You can tackle this by avoiding the ‘b-word (bin it!) and putting items into categories of ‘keep at home’ or ‘put in storage’. Then every item is still kept, but in a more manageable place.

Top tip

After 6-12 months, point out how you’ve not needed or used the items you put away, and suggest that it’s time to donate them.

Woman putting bags of donations in car boot [Decluttering: How to help your loved one 'let go' of items - blog]
Your good deed for the month!

#5 – Find a charity for donations & avoid online selling

If your partner or family member has lots of things like books, clothes or other not-so-sentimental items, encourage them to find a charity they’d genuinely love to help. Realistically, we can’t put everything into storage, and as Frank Sinatra once sang, ‘Something’s gotta give’!

Find a charity that would appreciate your things, or plan a yard sale and donate the takings to a charity instead.

Our current nominated charity, Cerebral Palsy Cymru, does incredible work with children dealing with cerebral palsy.

And while they can’t accept donations for their shops right now, they’re asking for people to save up their donations for when they can accept them.

Top tip

Don’t be tempted to try online selling, especially for items under £20-50 – visiting the Post Office to send an item you’ve sold for £3 isn’t worth your time!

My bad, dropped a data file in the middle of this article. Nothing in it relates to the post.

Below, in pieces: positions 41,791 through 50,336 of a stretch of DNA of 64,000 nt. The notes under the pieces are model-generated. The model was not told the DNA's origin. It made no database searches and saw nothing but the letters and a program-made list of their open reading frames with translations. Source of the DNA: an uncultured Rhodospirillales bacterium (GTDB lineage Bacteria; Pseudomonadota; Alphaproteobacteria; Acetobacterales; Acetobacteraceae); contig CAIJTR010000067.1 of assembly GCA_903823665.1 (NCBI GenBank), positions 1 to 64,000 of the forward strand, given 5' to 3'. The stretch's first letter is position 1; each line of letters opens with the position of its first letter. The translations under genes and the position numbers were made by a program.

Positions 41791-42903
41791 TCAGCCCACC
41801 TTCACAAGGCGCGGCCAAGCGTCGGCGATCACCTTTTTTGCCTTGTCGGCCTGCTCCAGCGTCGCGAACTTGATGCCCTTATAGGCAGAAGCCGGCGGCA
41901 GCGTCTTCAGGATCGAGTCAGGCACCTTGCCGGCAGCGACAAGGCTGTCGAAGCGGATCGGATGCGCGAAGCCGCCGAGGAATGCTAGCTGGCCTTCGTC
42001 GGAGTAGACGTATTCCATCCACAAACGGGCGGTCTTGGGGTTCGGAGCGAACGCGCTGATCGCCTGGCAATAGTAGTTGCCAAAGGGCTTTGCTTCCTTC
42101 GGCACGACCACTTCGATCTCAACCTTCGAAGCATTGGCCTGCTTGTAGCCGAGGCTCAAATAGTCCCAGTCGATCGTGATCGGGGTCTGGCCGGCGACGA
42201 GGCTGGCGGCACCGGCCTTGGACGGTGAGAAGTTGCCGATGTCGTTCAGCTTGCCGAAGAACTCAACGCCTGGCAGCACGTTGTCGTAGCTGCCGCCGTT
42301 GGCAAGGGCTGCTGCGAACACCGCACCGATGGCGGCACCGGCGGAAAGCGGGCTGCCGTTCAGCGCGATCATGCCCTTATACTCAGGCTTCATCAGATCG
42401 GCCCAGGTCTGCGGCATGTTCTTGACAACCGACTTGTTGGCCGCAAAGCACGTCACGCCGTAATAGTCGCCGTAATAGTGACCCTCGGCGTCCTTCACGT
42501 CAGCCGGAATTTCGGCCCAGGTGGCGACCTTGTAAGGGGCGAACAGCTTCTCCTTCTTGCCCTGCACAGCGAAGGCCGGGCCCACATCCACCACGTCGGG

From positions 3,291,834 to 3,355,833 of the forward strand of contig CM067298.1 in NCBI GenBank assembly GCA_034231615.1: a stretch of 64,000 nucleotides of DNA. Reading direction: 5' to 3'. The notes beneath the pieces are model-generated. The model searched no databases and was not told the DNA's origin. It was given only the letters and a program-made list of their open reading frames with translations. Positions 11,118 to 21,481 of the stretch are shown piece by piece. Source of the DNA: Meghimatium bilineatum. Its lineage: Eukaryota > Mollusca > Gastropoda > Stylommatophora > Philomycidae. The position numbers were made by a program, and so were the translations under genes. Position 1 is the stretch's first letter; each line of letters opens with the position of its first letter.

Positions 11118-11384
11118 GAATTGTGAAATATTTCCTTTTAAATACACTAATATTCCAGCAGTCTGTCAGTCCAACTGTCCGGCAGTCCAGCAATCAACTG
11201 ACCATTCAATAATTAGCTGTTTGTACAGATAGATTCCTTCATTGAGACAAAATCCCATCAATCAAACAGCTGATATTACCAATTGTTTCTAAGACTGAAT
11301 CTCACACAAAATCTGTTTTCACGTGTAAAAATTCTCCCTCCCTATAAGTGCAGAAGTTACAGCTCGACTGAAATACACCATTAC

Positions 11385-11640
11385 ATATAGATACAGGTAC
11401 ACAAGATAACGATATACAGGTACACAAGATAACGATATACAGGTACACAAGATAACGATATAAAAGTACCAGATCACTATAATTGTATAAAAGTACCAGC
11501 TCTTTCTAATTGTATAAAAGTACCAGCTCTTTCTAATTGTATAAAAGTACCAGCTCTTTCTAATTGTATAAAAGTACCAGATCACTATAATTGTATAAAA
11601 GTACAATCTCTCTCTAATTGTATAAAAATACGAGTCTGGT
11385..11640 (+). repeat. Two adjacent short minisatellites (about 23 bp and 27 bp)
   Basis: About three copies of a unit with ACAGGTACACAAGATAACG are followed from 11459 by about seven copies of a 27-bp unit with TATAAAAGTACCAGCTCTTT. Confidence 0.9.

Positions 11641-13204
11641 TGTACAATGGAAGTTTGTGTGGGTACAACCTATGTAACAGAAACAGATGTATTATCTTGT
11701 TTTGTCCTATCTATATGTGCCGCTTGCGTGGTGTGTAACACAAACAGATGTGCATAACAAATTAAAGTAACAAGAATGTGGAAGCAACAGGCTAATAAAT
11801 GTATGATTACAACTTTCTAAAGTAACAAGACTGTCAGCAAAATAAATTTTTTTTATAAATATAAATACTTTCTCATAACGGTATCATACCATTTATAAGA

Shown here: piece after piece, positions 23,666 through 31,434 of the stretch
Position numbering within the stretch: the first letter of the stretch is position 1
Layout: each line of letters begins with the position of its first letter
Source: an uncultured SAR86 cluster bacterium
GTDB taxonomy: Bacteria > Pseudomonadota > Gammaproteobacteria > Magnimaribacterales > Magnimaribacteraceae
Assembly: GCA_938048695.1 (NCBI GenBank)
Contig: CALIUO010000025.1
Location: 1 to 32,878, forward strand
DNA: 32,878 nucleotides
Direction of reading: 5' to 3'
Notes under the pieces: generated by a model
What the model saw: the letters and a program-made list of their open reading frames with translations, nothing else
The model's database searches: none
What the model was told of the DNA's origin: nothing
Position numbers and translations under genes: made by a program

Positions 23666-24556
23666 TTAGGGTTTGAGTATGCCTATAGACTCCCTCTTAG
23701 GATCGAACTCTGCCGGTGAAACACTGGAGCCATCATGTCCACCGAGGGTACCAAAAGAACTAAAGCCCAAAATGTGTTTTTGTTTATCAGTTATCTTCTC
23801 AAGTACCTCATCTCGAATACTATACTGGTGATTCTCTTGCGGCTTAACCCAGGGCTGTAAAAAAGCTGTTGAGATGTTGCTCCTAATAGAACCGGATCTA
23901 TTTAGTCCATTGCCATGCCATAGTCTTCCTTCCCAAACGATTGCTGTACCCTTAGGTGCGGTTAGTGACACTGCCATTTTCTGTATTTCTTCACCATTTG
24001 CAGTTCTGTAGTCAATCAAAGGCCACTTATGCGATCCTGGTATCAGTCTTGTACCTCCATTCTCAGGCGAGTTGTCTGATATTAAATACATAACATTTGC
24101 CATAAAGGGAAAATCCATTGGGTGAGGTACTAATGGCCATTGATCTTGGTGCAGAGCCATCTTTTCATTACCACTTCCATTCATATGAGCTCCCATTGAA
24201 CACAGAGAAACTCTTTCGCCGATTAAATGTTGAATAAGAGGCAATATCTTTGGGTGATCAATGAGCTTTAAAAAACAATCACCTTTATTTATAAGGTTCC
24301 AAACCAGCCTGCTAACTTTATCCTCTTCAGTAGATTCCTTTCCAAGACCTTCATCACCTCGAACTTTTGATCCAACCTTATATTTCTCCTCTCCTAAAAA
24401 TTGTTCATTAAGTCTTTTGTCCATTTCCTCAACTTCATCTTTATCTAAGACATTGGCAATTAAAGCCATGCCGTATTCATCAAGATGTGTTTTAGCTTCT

Entrance to blue self storage Llanishen facility
Welcome to blue self storage!

#6 – Don’t be afraid of storage when decluttering

You might think, “We’ve only moved it somewhere else!” – but for your loved one, it’s a step forward in removing the stuff from their immediate vicinity, and getting used to the idea of separation without the scary ‘forever’ part.

Having that physical barrier offers some safe adjustment if they’re particularly attached to the items.

Top tip

Wrap & protect the more delicate items before putting them into storage. This could help the act of storing feel less ‘harsh’ or finite.

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Clean and tidy living room in flat - decluttering blog
No mess allowed, this is your Zen Zone…

#7 – Keep one room in your home as tidy as possible

Now, this feels a big ask, especially if you’re in the process of moving home or downsizing – and it’s going to feel like whack-a-mole when you tidy a room and another goes to pot.

But even if you can keep one room a no-clutter-allowed zone, you’ll keep your sanity in check. Make firm rules for what can’t enter the room; no stuff for storage, no boxes, and no bags.

Top tip

Starting with clutter already in there? Use our ‘clearing out your house in lockdown’ guide for extra helpful decluttering tips ↓

decluttering - a tidy terraced house living room
No clutter, just a stylish interior

Wrapping it up

While the compulsion to keep, store & cherish our treasured items is perfectly common, for the rest of us, carefully teetering over piles of boxes and unused gadgets to get to the kitchen is no way to live.

Perhaps your partner has stacks of family heirlooms they can’t get rid of, or maybe your sister has an art collection that’s taking over the house – either way, you can help them conquer the clutter.

The key thing to remember is to be gentle and don’t judge. Your loved one needs you – time to get decluttering!

While this guide is not necessarily for people with ‘hoarding disorder’, it’s important to note that hoarding disorder is a serious condition that may require therapy or further help from a GP.

If you’re worried that someone you love might be a hoarder, visit for information & how to seek help.